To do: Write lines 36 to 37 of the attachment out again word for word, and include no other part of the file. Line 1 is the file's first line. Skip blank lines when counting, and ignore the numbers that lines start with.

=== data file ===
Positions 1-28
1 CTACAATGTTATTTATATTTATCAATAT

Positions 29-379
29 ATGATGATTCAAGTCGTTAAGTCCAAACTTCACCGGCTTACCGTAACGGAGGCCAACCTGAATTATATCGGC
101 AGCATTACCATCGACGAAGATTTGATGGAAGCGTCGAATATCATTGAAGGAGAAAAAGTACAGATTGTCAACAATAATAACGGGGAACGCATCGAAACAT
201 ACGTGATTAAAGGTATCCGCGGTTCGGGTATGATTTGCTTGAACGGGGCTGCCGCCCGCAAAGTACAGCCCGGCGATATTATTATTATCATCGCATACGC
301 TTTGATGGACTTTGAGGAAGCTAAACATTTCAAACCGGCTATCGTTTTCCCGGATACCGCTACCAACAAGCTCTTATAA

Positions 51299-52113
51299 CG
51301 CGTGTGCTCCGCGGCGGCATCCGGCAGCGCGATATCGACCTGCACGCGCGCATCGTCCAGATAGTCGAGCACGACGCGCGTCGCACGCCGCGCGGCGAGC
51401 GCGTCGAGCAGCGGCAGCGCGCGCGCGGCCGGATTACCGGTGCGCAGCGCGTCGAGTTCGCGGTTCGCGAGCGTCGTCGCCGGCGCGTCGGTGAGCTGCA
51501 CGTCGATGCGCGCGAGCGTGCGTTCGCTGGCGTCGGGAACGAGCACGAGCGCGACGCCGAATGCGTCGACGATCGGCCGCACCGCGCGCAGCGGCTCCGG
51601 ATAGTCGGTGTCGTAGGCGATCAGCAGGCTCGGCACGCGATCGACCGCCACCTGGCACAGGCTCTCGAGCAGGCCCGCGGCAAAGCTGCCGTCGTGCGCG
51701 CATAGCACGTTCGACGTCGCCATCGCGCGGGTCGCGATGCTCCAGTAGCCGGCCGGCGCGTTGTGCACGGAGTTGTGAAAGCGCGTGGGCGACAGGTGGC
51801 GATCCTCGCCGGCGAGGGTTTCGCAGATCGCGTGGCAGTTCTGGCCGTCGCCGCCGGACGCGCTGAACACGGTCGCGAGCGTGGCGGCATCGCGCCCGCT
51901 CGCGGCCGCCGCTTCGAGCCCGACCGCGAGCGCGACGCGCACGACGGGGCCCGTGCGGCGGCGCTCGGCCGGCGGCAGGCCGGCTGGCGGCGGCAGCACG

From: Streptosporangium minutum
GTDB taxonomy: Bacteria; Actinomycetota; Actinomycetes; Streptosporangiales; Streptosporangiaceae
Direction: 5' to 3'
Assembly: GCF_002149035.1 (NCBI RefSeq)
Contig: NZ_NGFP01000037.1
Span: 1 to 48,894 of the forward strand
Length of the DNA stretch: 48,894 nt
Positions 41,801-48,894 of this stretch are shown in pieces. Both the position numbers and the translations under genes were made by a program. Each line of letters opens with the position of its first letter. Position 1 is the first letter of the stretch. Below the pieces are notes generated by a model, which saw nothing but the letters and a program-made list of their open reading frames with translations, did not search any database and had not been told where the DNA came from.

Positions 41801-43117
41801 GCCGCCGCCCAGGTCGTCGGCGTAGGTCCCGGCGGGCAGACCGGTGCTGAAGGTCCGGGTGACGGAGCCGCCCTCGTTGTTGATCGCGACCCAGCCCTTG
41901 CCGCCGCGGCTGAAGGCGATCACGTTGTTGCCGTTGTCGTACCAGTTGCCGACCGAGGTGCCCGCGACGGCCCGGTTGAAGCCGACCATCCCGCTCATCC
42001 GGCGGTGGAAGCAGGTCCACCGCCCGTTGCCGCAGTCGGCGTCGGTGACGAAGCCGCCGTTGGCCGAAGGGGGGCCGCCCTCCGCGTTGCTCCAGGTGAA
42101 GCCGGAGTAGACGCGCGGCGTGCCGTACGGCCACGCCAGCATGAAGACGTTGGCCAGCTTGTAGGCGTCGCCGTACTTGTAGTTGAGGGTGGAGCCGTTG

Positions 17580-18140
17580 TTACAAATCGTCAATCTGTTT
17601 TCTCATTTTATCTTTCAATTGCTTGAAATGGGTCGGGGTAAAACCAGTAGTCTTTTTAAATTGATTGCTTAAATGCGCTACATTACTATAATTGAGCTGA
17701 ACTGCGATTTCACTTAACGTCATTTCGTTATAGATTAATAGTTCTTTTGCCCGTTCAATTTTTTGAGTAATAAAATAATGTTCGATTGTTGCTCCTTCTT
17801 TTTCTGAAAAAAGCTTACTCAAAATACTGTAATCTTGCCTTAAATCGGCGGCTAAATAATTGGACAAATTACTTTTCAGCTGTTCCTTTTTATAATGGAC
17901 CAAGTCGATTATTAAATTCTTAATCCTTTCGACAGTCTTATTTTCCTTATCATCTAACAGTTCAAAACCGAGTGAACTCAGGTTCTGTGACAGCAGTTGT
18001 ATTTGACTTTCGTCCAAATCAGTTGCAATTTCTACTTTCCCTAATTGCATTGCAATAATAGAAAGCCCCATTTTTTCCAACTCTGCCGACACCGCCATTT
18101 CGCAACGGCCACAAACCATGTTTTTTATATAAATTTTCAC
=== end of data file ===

18001 ATTTGACTTTCGTCCAAATCAGTTGCAATTTCTACTTTCCCTAATTGCATTGCAATAATAGAAAGCCCCATTTTTTCCAACTCTGCCGACACCGCCATTT
18101 CGCAACGGCCACAAACCATGTTTTTTATATAAATTTTCAC